US8916203B2 (en) 2009-12-11 2014-12-23 Bind Therapeutics, Inc. Stable formulations for lyophilizing therapeutic particles
US8211473B2 (en) 2009-12-11 2012-07-03 Bind Biosciences, Inc. Stable formulations for lyophilizing therapeutic particles
US8603535B2 (en) 2009-12-11 2013-12-10 Bind Therapeutics, Inc. Stable formulations for lyophilizing therapeutic particles
US8912212B2 (en) 2009-12-15 2014-12-16 Bind Therapeutics, Inc. Therapeutic polymeric nanoparticle compositions with high glass transition temperature or high molecular weight copolymers
US9835572B2 (en) 2009-12-15 2017-12-05 Pfizer Inc. Therapeutic polymeric nanoparticle compositions with high glass transition temperature or high molecular weight copolymers
US8518963B2 (en) 2009-12-15 2013-08-27 Bind Therapeutics, Inc. Therapeutic polymeric nanoparticle compositions with high glass transition temperature or high molecular weight copolymers
US9295649B2 (en) 2009-12-15 2016-03-29 Bind Therapeutics, Inc. Therapeutic polymeric nanoparticle compositions with high glass transition temperature or high molecular weight copolymers
WO2011133529A1 (en) * 2010-04-19 2011-10-27 The University Of North Carolina At Chapel Hill Predictors of pharmacokinetic and pharmacodynamic disposition of carrier-mediated agents
WO2011160062A2 (en) 2010-06-17 2011-12-22 The Usa As Represented By The Secretary, National Institutes Of Health Compositions and methods for treating inflammatory conditions
WO2012106490A1 (en) 2011-02-03 2012-08-09 The Government Of The U.S.A., As Represented By The Secretary, Department Of Health & Human Services Multivalent vaccines for rabies virus and filoviruses
WO2013075132A1 (en) 2011-11-17 2013-05-23 The United States Of America, As Represented By The Secretary, Department Of Health & Human Services Therapeutic rna switches compositions and methods of use
US9035039B2 (en) 2011-12-22 2015-05-19 Protiva Biotherapeutics, Inc. Compositions and methods for silencing SMAD4
WO2013124324A1 (en) 2012-02-21 2013-08-29 Institut National De La Sante Et De La Recherche Medicale (Inserm) Tam receptors as virus entry cofactors
WO2013124327A1 (en) 2012-02-21 2013-08-29 Institut National De La Sante Et De La Recherche Medicale (Inserm) Tim receptors as virus entry cofactors
WO2014016152A1 (en) 2012-07-27 2014-01-30 Institut National De La Sante Et De La Recherche Medicale Cd147 as receptor for pilus-mediated adhesion of meningococci to vascular endothelia
US9877923B2 (en) 2013-09-16 2018-01-30 Pfizer Inc. Process for preparing therapeutic nanoparticles
WO2016054421A1 (en) 2014-10-02 2016-04-07 Protiva Biotherapeutics, Inc Compositions and methods for silencing hepatitis b virus gene expression
WO2016197132A1 (en) 2015-06-04 2016-12-08 Protiva Biotherapeutics Inc. Treating hepatitis b virus infection using crispr
WO2017019891A2 (en) 2015-07-29 2017-02-02 Protiva Biotherapeutics, Inc. Compositions and methods for silencing hepatitis b virus gene expression
WO2017176596A1 (en) 2016-04-04 2017-10-12 The United States Of America, As Represented By The Secretary, Department Of Health & Human Services Multivalent vaccines for rabies virus and coronaviruses

Similar Documents

Publication Publication Date Title
Slütter et al. Nasal vaccination with N-trimethyl chitosan and PLGA based nanoparticles: nanoparticle characteristics determine quality and strength of the antibody response in mice against the encapsulated antigen
Pan et al. Bioadhesive polysaccharide in protein delivery system: chitosan nanoparticles improve the intestinal absorption of insulin in vivo
US6007838A (en) Process for making liposome preparation
Chong et al. Enhancement of T helper type 1 immune responses against hepatitis B virus core antigen by PLGA nanoparticle vaccine delivery
Cui et al. Preparation and characterization of melittin-loaded poly (DL-lactic acid) or poly (DL-lactic-co-glycolic acid) microspheres made by the double emulsion method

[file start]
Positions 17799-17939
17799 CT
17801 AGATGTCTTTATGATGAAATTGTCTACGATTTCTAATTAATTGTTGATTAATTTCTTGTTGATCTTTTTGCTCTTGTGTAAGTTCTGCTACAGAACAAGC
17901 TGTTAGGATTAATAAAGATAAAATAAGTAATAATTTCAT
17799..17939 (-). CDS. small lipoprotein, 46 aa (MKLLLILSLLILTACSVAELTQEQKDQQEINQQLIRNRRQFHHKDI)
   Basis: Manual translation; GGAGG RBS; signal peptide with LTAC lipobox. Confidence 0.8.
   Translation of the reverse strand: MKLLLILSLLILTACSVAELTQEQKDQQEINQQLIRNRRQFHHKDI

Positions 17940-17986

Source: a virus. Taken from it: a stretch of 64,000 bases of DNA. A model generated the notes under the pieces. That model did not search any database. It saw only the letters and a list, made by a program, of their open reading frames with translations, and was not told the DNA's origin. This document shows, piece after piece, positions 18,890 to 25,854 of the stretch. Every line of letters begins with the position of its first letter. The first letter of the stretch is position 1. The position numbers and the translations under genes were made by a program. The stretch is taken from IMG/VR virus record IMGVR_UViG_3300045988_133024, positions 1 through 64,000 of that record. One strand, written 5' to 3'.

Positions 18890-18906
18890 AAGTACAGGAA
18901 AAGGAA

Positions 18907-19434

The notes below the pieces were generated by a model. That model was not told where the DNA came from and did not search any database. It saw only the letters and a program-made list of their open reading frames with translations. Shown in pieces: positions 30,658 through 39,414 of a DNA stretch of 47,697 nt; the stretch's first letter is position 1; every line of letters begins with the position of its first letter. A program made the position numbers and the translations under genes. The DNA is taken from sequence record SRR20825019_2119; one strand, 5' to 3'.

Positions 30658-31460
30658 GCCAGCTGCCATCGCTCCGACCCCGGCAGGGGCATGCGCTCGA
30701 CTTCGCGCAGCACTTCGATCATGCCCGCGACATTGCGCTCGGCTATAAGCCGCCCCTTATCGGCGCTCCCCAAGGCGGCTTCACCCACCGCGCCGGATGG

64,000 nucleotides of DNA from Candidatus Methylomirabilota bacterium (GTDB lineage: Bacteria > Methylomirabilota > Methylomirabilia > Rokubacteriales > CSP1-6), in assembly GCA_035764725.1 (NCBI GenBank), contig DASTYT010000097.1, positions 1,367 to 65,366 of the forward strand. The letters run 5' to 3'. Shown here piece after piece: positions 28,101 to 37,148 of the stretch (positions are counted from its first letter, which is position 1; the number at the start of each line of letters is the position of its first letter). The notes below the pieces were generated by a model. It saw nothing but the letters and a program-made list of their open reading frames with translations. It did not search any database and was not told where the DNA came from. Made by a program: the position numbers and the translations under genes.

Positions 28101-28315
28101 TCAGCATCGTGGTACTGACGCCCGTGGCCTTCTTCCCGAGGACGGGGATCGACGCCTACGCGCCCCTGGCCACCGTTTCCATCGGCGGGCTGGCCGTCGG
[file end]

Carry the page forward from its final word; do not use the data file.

US5500161A (en) Method for making hydrophobic polymeric microparticles
Kissel et al. Parenteral protein delivery systems using biodegradable polyesters of ABA block structure, containing hydrophobic poly (lactide-co-glycolide) A blocks and hydrophilic poly (ethylene oxide) B blocks
Florence et al. Transcytosis of nanoparticle and dendrimer delivery systems: evolving vistas
Krishnamachari et al. Nanoparticle delivery systems in cancer vaccines
US6884435B1 (en) Microparticles with adsorbent surfaces, methods of making same, and uses thereof
US6309569B1 (en) Encapsulation of bioactive agents
US20030138453A1 (en) Microparticles for delivery of heterologous nucleic acids
Akagi et al. Biodegradable nanoparticles as vaccine adjuvants and delivery systems: regulation of immune responses by nanoparticle-based vaccine
Schlosser et al. TLR ligands and antigen need to be coencapsulated into the same biodegradable microsphere for the generation of potent cytotoxic T lymphocyte responses
Thomasin et al. Tetanus toxoid and synthetic malaria antigen containing poly (lactide)/poly (lactide-co-glycolide) microspheres: importance of polymer degradation and antigen release for immune response
Jameela et al. Protein release from poly (ε-caprolactone) microspheres prepared by melt encapsulation and solvent evaporation techniques: a comparative study
US6117449A (en) Method for inducing a systemic immune response to a hepatitis antigen
Gamvrellis et al. Vaccines that facilitate antigen entry into dendritic cells
Amidi et al. Chitosan-based delivery systems for protein therapeutics and antigens
Sollohub et al. Spray drying technique: II. Current applications in pharmaceutical technology
Capan et al. Influence of formulation parameters on the characteristics of poly (D, L-lactide-co-glycolide) microspheres containing poly (L-lysine) complexed plasmid DNA
Feng et al. Pharmaceutical and immunological evaluation of a single-dose hepatitis B vaccine using PLGA microspheres
US5902565A (en) Spray dried vaccine preparation comprising aluminium adsorbed immunogens
US20050053667A1 (en) Programmed immune responses using a vaccination node
US5783567A (en) Microparticles for delivery of nucleic acid

Legal Events

Date Code Title Description
AS Assignment

Owner name: MGI PHARMA BIOLOGICS, INC., MASSACHUSETTS

Free format text: CHANGE OF NAME;ASSIGNOR:ZYCOS INC.;REEL/FRAME:017971/0870

Effective date: 20041103

AS Assignment

Owner name: EISAI CORPORATION OF NORTH AMERICA, NEW JERSEY

Free format text: ASSIGNMENT OF ASSIGNORS INTEREST;ASSIGNOR:MGI PHARMA BIOLOGICS, INC.;REEL/FRAME:022399/0001

Effective date: 20090304

AS Assignment

Owner name: EISAI INC., NEW JERSEY

Free format text: ASSIGNMENT OF ASSIGNORS INTEREST;ASSIGNOR:EISAI CORPORATION OF NORTH AMERICA;REEL/FRAME:023254/0607

Effective date: 20090901